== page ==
The Memo confirmed every conspiracy freak’s fantasy: that in the late 1990s, the top US Treasury officials secretly conspired with a small cabal of banker big-shots to rip apart financial regulation across the planet. When you see 26.3 percent unemployment in Spain, desperation and hunger in Greece, riots in Indonesia and Detroit in bankruptcy, go back to this End Game memo, the genesis of the blood and tears.
The Treasury official playing the bankers’ secret End Game was Larry Summers. Today, Summers is Barack Obama’s leading choice for Chairman of the US Federal Reserve, the world’s central bank. If the confidential memo is authentic, then Summers shouldn’t be serving on the Fed, he should be serving hard time in some dungeon reserved for the criminally insane of the finance world.
The memo is authentic.

As you presumably have long suspected, the rich man’s “philanthropy” is indeed primarily about helping himself:


corporate_sponsors_zpsc30a6ea3Common rants, and suggested replies. I chose the following, for an example, because it’s especially relevant in Minnesota, right now.

4) CLAIM: “If you tax wealthy people too much, they’ll stop working!”
Example: Bill O’Reilly
“If you tax achievement, some of the achievers are going to pack it in. Again, let’s take me. My corporations employ scores of people. They depend on me to do what I do so they can make a nice salary. If Barack Obama begins taxing me more than 50 percent, which is very possible, I don’t know how much longer I’m going to do this. I like my job, but there comes a point when taxation becomes oppressive. Is the country really entitled to half a person’s income?”
HOW TO RESPOND: Where do you start? We could start with the fact that in the early 1950s the top tax bracket paid 91 percent of their marginal income in taxes. In the 1970s, they paid around 70 percent, and today, they pay 35 percent. Now, the top bracket pays so little in taxes that many pay less than middle-class taxpayers. Next, research shows that this claim is false. A study by Thomas Piketty, Emmanuel Saez and Stefanie Stantcheva find that “the top tax rate could be as high as 83 percent — as opposed to 57 percent in the pure supply-side model — without harming economic growth.” The authors argue that even using the assumptions of conservatives, we could have a 57 percent top tax rate (13 percent higher than currently) without decreasing economic activity. Further, they find that better assumptions would allow for a more than doubling of our tax rates without any negative impact on growth. The reality is that tax breaks for the rich don’t make rich people work more and create jobs, but rather the opposite is true. Tax breaks for poor and middle-class people stimulate demand, thereby creating more jobs. Even if conservatives are right, and people like Bill O’Reilly will quit their jobs, that seems like an advantage, not a disadvantage.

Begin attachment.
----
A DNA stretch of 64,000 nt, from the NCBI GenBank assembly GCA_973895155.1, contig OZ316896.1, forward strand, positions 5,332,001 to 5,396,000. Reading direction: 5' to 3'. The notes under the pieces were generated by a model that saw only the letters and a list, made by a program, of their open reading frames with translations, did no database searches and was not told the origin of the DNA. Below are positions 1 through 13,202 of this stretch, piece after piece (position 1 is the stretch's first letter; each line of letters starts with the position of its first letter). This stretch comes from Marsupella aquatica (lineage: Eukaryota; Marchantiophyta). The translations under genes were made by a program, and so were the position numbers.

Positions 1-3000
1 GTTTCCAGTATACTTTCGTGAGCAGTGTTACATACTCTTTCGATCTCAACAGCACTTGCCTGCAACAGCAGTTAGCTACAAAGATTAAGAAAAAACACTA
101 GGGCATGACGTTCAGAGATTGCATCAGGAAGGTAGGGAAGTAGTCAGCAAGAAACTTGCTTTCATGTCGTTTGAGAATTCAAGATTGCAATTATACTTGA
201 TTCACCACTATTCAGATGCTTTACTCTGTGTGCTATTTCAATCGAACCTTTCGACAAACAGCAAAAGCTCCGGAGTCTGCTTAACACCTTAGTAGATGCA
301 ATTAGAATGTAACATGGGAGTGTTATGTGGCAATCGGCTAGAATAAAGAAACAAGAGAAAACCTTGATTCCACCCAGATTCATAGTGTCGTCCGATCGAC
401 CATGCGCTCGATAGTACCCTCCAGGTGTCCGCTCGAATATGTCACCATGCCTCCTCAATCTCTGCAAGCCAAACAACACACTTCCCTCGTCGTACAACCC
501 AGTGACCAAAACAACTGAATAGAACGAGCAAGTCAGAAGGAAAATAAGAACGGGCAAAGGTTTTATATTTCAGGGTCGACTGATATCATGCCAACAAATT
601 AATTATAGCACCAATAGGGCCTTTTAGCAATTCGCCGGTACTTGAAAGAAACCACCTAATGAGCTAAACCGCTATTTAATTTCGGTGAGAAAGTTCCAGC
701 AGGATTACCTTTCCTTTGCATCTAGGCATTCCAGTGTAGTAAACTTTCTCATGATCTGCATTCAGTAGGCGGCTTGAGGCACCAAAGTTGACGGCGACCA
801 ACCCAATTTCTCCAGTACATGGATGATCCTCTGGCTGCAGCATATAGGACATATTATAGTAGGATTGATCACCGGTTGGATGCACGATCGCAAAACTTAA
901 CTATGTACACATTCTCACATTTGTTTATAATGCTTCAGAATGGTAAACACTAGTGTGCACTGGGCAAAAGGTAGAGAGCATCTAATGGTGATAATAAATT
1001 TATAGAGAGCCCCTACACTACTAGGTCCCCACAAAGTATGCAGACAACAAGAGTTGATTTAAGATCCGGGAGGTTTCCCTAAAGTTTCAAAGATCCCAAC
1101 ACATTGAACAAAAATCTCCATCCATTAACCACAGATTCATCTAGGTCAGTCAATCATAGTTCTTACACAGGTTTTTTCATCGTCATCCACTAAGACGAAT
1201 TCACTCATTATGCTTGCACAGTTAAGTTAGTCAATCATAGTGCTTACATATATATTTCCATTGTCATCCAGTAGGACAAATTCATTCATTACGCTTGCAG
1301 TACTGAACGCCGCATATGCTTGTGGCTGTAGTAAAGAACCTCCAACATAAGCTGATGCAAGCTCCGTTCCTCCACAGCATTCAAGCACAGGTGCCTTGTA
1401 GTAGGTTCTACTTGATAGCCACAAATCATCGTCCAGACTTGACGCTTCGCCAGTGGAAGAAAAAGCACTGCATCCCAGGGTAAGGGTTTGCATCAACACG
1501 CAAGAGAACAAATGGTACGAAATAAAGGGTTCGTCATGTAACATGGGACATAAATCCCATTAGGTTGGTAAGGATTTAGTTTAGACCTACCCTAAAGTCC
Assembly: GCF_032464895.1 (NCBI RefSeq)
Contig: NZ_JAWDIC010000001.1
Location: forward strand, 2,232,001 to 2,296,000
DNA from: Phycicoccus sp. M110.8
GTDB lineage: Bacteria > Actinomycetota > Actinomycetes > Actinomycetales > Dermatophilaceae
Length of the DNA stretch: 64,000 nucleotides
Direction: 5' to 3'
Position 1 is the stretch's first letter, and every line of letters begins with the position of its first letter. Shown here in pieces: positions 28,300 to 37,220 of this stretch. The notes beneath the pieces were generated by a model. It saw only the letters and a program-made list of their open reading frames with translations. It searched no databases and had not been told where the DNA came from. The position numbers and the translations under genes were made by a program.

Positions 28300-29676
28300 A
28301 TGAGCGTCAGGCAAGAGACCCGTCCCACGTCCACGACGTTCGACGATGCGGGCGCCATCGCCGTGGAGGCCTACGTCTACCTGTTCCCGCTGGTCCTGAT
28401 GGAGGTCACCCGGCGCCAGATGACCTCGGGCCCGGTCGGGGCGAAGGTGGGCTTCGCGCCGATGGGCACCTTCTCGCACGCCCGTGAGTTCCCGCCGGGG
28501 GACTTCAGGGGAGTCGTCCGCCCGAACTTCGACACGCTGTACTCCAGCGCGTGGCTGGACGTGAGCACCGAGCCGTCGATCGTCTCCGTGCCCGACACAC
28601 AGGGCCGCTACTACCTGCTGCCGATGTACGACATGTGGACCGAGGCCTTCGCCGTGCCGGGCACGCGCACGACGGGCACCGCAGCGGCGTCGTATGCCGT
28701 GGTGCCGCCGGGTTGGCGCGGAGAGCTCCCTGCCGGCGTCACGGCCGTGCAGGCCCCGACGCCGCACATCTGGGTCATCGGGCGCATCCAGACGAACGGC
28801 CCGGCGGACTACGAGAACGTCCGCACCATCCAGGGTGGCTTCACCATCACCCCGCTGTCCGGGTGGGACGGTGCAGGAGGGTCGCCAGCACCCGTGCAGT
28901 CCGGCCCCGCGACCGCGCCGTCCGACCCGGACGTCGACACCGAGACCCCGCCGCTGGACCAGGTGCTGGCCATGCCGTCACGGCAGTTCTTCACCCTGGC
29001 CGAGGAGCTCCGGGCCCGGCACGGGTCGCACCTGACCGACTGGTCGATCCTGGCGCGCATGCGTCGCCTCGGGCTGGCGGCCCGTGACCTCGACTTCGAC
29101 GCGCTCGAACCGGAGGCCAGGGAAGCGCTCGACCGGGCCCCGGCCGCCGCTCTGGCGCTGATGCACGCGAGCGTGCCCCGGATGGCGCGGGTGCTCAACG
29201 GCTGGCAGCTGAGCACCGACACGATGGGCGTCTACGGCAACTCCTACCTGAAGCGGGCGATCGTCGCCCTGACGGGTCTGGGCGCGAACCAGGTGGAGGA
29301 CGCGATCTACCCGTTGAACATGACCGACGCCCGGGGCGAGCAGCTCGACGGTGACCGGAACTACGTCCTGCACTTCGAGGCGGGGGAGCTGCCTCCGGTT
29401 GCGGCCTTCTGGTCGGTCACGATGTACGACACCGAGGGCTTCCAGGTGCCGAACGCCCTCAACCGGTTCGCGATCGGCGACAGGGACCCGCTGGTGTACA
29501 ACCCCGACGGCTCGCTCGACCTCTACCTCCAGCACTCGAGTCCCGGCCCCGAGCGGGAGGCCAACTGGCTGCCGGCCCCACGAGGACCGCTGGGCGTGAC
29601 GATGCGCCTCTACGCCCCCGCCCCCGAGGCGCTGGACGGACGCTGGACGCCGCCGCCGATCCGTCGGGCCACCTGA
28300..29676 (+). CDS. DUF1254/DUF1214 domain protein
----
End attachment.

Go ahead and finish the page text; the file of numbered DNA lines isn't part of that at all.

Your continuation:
Actually, the “How To Respond” stuff probably won’t accomplish much, because old blowhard righties don’t care about facts, drunk or sober. For some reason, they have their heads permanently up the rich man’s behind. I just humor ‘em, myself, when they start raving about politics. Until I can get out of range, that is. But the article is a useful reference in any case.


Most expensive carThe greatest boldest Republican lie is that the rich will move out because of higher taxes. Companies want low prices but the rich really want the best at any price. A higher price actually seems to be attraction for the rich.


It seems as if companies continue to have no limits when they put a price tag on a car, especially with a world full of oil millionaires and rich collectors who will do anything for a rare exotic super car. The Lamborghini Veneno has just recently raised a bar that will most likely never stop rising…So how much does a carbon-fiber monocoque chassis and carbon-fiber-reinforced-polymer bat-mobile cost? How about $3.9 million (3 million euros or 2.6 million pounds) and only 3 will be made and sold. All of them are already sold, so chances of ever seeing one, is slim to none.


Would the rich want the best government and the best place to live? The evidence really stacks up the rich want the best at any price.

{ 1 comment }

Why do so many hate their jobs?

by Dan Burns on June 25, 2013 · 1 comment

Chain-GangThey most certainly do, and aren’t shy about saying so.

The survey classifies three types of employees among the 100 million people in America who hold full-time jobs. The first is actively engaged, which represents about 30 million workers. The second type of worker is “not engaged,” which accounts for 50 million. These employees are going through the motions at work…
The third type, labeled “actively disengaged,” hates going to work. These workers — about 20 million — undermine their companies with their attitude, according to the report…